Mannitol: An Excellent Excipient For Pharmaceutical Industry
Mannitol is a colorless low-calorie-based sugar alcohol. A biological system such as the intestines takes lots of time to absorb this low-calorie sweetener. An osmotic & duration component, which naturally exists in fruits and vegetables, boosts the osmolality of blood plasma. Therefore, as an antiglaucoma agent-based medication, Mannitol injection is prescribed by doctors.
The natural sources of Mannitol are brown algae, fresh button mushrooms, tree bark, fruits including watermelon, snow peas, peaches, prunes, pears & vegetables like sweet potato, celery, etc. Mannitol has become popular in the pharmaceutical and food manufacturing industries as an essential biochemical component. The global market value of Mannitol increases annually.
The industrial manufacturing unit executes the chemical hydrogenation process to extract a pure version of Mannitol. The combination of 50% fructose and 50% glucose syrup is treated under high pressure and high temperature. In this biochemical treatment, the catalyst – Raney Nickel turns B-fructose into pure Mannitol through hydrogenation.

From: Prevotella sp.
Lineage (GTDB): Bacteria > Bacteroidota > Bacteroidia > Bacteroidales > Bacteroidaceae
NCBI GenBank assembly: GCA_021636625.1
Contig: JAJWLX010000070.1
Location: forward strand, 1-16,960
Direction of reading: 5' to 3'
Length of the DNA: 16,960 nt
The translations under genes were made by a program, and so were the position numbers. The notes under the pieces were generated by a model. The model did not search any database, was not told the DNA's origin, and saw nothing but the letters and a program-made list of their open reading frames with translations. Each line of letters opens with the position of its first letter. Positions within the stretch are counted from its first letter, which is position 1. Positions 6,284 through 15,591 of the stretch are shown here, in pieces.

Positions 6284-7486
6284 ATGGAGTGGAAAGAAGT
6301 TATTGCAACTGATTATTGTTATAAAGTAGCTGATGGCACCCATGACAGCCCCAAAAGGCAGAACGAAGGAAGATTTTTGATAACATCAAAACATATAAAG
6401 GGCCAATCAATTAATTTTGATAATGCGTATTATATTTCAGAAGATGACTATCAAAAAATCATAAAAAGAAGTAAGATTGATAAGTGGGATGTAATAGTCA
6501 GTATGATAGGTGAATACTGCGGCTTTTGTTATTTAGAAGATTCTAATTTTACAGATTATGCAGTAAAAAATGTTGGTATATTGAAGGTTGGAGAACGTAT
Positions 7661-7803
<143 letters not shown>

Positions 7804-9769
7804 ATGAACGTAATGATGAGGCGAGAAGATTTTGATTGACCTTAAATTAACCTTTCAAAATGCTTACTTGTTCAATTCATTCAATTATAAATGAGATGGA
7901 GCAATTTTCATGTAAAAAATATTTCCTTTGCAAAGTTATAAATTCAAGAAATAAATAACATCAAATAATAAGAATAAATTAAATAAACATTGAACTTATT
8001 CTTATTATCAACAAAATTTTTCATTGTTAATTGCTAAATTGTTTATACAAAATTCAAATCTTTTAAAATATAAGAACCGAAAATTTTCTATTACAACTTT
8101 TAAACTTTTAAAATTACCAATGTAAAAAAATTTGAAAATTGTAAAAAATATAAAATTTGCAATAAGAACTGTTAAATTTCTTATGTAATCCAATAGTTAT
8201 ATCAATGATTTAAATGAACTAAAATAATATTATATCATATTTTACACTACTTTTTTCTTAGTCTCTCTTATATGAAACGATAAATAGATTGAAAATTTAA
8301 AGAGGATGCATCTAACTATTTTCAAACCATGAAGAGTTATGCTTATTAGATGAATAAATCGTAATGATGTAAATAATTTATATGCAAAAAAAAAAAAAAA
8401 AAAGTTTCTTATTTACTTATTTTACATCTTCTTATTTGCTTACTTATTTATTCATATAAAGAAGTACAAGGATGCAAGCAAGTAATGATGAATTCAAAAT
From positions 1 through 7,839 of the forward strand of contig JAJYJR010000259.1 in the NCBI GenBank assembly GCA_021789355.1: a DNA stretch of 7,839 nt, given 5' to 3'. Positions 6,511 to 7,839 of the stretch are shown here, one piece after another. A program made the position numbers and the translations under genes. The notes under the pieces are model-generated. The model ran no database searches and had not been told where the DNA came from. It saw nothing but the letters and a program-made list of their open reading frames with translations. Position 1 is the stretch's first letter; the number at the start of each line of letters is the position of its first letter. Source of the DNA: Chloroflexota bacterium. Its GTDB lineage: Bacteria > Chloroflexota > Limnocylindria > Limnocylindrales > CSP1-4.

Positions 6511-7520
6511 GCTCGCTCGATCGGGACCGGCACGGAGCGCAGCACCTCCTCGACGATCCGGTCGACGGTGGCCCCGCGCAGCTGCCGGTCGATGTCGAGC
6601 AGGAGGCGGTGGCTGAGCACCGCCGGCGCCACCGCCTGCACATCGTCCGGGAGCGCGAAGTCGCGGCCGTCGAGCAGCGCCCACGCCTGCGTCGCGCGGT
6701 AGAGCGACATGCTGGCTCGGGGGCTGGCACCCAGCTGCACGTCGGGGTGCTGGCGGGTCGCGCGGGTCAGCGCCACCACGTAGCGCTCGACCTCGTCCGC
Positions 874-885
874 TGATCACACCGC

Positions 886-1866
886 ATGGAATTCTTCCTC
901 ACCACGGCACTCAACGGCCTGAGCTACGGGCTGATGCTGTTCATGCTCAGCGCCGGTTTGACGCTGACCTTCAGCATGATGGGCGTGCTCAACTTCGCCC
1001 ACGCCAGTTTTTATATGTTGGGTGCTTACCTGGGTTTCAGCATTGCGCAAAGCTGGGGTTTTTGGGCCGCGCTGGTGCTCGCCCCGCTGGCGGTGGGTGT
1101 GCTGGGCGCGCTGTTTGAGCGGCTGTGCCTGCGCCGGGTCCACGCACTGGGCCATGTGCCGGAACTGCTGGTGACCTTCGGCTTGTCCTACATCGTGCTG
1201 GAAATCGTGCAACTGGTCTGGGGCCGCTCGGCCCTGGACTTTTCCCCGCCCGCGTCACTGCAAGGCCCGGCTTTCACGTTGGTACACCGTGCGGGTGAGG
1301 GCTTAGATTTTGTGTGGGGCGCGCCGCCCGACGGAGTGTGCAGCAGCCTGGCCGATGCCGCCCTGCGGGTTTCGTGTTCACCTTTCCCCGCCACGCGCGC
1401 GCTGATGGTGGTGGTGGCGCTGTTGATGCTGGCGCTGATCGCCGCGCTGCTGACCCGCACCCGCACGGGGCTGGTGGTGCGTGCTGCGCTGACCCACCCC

We use pure fructose to produce a new version of Mannitol through chemical hydrogenation. But, the chemical hydrogenation of fructose is always an expensive treatment. So, few manufacturing units opt for the microbes-driven biotechnological methodology to produce Mannitol to meet the requirements of industrial applications.
Alongside the chemical hydrogenation process, Mannitol can be produced through the microbial fermentative process.
In the gum and candy manufacturing industry, Mannitol is used in versatile ways. This is one of the safe sugar fructose, which works best as capsule diluent, excipient in chewable tablets, etc. It is a safe bulking agent that does not elevate blood sugar levels. Therefore, in the food industries, manufacturing units use Mannitol as a sweetener, which is safe for diabetic patients. Besides, the excellent binding efficiency makes Mannitol one of the best choices as an excipient in medical formulations.